31st July 2015
Preliminary scientific observations of Comet 67P show Philae’s UK-built onboard lab functioned successfully.
The Ptolemy laboratory on the Philae lander was co-designed and built by STFC’s space science department in conjunction with the Open University. Mission controllers and scientists working on the Rosetta mission, which carried Philae to the comet, now report about 80% of the first planned sequence of experiments was successfully completed in the 64 hours between separation from Rosetta and Philae’s final stop at landing site ‘Abydos’.
Highlights of the scientific analysis include:
- Discovery of complex molecules that could be key building blocks of life
- Measurements of the daily rise and fall of temperature
- Assessment of surface properties and internal structure
The onboard lab sampled ambient gas above the comet surface and detected water vapour, carbon monoxide and carbon dioxide. Smaller amounts of carbon-bearing organic compounds were also detected, such as formaldehyde.
Dr Chris Mutlow, Director of STFC-RAL Space said: “We’re delighted that the instrument we designed and built with the OU survived it’s lengthy mission and perilous landing and has continued to do the job it was designed for on Comet 67P.”
Ian Wright, Professor of Planetary Sciences at the Open University and Principal Investigator for the Ptolemy instrument, said: “Notwithstanding the bumpy landing, our instrument was in action (and working perfectly!) a few minutes after the initial touchdown, making analyses of compounds from the surface of the comet. We discovered a large signal from an organic polymer rich in carbon, hydrogen and oxygen. We believe that materials like this were probably brought to the surface of the primitive Earth and are likely to have been involved in processes leading to the origin of life.”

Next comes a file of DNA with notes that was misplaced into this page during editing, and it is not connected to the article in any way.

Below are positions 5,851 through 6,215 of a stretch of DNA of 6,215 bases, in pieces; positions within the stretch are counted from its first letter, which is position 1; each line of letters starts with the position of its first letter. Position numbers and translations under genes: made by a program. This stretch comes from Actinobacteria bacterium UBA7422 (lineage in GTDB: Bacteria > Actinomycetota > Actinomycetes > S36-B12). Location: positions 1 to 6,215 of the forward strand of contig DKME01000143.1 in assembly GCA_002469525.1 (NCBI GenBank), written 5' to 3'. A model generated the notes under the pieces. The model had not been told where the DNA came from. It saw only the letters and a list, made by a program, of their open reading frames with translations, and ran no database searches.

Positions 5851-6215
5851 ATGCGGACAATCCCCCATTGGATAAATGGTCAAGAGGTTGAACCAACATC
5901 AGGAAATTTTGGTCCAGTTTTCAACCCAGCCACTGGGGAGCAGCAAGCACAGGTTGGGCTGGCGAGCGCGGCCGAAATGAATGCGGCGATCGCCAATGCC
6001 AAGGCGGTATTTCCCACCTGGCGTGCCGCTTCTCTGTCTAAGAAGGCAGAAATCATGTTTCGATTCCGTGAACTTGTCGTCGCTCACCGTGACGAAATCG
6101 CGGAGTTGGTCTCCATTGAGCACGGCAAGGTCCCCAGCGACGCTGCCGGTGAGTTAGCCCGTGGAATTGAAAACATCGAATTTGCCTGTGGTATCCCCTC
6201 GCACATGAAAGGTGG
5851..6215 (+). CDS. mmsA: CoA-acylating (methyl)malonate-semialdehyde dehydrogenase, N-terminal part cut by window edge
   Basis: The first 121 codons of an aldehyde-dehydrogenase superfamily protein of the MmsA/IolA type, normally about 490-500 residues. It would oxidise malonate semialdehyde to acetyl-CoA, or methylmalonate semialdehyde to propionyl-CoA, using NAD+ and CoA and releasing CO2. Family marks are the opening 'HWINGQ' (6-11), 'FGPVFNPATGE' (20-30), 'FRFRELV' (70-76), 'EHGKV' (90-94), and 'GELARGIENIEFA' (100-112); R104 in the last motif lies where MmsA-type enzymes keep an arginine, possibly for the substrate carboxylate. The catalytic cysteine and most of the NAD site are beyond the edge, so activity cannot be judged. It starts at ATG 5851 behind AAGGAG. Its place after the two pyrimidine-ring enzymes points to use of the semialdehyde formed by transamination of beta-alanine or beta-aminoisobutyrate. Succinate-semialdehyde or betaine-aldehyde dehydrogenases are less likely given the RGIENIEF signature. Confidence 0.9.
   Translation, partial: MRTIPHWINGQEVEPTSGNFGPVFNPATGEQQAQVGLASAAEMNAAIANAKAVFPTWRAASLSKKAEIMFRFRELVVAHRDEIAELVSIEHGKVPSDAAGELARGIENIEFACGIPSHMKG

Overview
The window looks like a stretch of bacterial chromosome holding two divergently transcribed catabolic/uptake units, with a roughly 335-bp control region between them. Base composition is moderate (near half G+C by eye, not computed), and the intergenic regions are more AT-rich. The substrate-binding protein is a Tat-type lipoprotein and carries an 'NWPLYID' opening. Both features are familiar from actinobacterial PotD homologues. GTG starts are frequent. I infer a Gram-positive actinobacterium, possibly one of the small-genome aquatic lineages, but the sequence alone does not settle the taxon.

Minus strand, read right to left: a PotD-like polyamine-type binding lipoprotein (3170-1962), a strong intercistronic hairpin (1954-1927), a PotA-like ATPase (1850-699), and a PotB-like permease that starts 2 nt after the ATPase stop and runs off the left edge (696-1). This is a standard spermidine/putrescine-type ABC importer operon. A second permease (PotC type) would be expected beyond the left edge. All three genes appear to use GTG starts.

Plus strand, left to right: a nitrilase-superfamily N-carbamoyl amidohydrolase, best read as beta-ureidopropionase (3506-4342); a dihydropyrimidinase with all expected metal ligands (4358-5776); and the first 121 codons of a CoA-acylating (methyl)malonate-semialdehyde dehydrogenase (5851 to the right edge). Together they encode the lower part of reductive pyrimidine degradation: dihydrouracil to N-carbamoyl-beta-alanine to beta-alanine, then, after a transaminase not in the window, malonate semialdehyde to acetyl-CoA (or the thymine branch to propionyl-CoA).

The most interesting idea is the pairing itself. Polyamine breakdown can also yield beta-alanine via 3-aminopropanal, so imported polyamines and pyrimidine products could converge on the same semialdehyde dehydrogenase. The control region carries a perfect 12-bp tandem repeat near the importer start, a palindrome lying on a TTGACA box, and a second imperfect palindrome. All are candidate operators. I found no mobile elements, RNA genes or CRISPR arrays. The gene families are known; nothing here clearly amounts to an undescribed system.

The full UKSA release (link opens in a new window) is available here.
Notes to Editors
Rosetta and the UK
With funding from the UK Space Agency and the Science and Technology Facilities Council (STFC), Rosetta is a mission with significant UK involvement from industry and science.
Philae’s instruments include a gas analyser, the Ptolemy instrument, which was designed and built by teams from the UK's Science and Technology Facilities Council's RAL Space and the Open University. Ptolemy has an on-board oven for heating comet samples and collects data to analyse the relationship between water ice on comets and the Earth’s oceans. Ptolemy also studies the nature of organic material on the comet and uses this to investigate the relationship with similar materials from other Solar System bodies.
One of the main challenges for all the organisations that designed instruments for Rosetta has been to ensure the components remain intact for ten years, while the spacecraft makes its way to the comet, and then work perfectly when it gets there.
Partner Organisations UK Space Agency (link opens in a new window)
STFC (link opens in a new window) RAL Space (link opens in a new window)
For more information please contact: RAL Space Enquiries